Leadership

Part I — Fear God, Treat People Rightly

Reflections from I and II Samuel —

The political machine is in full swing in America, with a wide diversity of characters vying to be the next President of the United States.  It will be interesting to see how Americans vote, what qualities people look for in their next president.  Qualities like charisma, experience, courage, compassion, and integrity typically rise to the top.  The one who garnishes more of these qualities than his/her opponent, and who gets the financial backing required, generally comes out on top.

In contrast to the American political process, and the vying of candidates against one another, is God’s process of selecting leaders for His people.  In the books of I and II Samuel, the subject of leadership is a major theme.  In these historical accounts, the author provides elaborate detail on God’s selection process for the first two kings of Israel–Saul and David.  He also gives us a detailed account of the performance of these two men.  From these valuable pages, we have tangible examples of leadership, good and bad, from God’s perspective.  God’s successive selections of Saul and David, and the dramatically different results of their respective reigns, constitute a valuable lesson for the church. We should look carefully God’s objectives, His criteria for the selection.  We should seek to understand how these two men ultimately panned out.  What went right?  What went wrong?  What was it about these guys that proved to be the difference?  What are the attributes that all leaders of the church should aspire to obtain?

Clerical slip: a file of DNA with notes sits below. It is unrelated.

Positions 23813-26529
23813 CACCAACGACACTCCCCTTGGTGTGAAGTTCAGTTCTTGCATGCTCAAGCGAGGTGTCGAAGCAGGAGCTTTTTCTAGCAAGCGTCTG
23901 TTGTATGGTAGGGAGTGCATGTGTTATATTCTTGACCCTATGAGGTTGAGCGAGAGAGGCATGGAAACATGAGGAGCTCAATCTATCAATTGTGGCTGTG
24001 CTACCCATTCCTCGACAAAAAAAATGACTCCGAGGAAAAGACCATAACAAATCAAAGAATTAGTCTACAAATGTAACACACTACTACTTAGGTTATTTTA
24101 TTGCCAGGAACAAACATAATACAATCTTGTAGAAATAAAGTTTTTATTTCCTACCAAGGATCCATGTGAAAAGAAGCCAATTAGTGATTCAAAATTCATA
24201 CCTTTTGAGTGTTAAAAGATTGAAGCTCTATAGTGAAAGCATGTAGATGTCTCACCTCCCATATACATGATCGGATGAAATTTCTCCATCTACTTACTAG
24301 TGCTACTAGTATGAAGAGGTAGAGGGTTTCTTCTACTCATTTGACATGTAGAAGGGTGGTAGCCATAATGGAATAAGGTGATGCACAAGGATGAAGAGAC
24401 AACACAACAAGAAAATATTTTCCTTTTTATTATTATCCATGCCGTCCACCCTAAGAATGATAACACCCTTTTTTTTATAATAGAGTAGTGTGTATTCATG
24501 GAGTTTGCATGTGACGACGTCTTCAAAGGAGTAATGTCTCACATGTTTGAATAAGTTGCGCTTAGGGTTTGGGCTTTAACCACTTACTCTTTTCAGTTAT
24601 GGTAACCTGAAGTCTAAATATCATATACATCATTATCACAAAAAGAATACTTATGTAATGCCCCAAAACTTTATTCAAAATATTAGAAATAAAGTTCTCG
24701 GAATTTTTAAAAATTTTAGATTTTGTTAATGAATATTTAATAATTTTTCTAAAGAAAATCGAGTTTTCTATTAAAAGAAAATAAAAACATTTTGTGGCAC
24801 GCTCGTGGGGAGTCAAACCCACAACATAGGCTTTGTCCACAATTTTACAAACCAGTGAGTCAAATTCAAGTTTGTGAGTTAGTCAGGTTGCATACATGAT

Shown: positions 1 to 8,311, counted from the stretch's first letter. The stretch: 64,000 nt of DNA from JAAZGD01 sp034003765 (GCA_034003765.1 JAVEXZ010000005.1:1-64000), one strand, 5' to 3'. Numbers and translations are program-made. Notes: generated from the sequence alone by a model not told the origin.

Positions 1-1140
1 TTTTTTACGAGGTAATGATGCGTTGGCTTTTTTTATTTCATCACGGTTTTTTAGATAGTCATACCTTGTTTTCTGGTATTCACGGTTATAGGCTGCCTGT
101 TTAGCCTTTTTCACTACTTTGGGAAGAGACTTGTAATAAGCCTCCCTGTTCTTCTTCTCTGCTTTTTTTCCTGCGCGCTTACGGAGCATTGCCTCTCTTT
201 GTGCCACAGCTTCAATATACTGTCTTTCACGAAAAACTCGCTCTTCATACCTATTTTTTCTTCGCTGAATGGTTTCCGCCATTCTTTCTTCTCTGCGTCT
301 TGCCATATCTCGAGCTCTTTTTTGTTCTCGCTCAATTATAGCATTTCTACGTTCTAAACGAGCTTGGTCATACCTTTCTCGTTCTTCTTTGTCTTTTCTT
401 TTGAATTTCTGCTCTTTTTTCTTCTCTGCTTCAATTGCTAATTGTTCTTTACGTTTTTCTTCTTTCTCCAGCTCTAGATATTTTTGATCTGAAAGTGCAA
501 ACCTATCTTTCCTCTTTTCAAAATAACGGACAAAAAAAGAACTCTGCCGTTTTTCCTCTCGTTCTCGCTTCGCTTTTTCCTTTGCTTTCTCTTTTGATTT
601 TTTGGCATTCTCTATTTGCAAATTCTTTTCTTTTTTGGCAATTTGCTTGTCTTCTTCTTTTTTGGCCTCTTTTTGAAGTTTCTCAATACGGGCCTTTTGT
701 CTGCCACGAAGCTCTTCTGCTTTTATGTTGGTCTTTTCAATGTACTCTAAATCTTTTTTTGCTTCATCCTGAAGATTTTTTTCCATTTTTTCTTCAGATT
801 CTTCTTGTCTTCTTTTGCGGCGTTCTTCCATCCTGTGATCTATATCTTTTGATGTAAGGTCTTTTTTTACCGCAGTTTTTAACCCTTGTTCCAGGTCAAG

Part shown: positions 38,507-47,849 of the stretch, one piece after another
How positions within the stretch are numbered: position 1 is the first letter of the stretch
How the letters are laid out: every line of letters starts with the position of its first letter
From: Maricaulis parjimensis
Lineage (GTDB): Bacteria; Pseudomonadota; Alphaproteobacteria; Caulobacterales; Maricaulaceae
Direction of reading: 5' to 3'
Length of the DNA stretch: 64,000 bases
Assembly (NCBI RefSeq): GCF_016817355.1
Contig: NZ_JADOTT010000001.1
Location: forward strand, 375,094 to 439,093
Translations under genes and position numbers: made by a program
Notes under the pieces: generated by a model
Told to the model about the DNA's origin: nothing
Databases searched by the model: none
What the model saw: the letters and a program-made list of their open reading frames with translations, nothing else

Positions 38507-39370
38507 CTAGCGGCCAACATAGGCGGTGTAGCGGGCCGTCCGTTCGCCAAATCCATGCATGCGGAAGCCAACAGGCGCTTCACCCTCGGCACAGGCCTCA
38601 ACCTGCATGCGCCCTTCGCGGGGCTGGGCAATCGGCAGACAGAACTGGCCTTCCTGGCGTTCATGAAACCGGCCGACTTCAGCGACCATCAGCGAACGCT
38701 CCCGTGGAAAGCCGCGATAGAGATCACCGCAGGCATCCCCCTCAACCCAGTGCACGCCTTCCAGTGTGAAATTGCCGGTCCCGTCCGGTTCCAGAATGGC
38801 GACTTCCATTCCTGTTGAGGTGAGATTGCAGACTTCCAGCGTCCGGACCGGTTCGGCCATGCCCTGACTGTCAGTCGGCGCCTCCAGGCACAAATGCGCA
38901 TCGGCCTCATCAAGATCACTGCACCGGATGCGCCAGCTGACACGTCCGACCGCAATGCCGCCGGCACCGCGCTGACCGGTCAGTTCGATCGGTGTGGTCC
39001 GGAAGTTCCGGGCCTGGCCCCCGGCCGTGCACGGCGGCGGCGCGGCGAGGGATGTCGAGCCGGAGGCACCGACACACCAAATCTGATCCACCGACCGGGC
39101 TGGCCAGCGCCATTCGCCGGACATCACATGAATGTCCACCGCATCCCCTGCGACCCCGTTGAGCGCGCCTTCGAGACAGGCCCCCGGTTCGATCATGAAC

In II Samuel 23, we have the memoirs of David, arguably the greatest leader, of all time.  In his final words of wisdom, David shares with us God’s prescription for the kind of leader He desires.  Notice what the Lord says:

“He who rules over men righteously, who rules in the fear of God, is as the light of the morning when the sun rises….The worthless will be thrust away because they cannot be taken in hand…” — II Samuel 23:3-7

From these simple words, we see that humility of heart is essential.  A good leader must possess a heart that is not conceited, that does not seek its own gain, but rather fears God, and treats people rightly.

To fear God is not to cower in terror as before a cruel tyrant.  Practically speaking, fearing God means living every day as if God actually exists.  To fear God to recognize His presence and to honor Him in daily decisions, habits, and lifestyle.  As David writes, “the fool says in his heart, ‘there is no God.'” (Psalm 14:1).  On the contrary, the wise man is the one who lives as though God exists.  God desires leaders that live this way.  Good leaders acknowledge His presence in their daily life, and that base their daily decisions on what pleases Him.

To treat people rightly is to be considerate of the needs of those around you, to be self-sacrificing when necessary to meet those needs.  God loves leaders who do not lead to satisfy their own selfish ambition or need for significance, but who effectively look after those under their charge.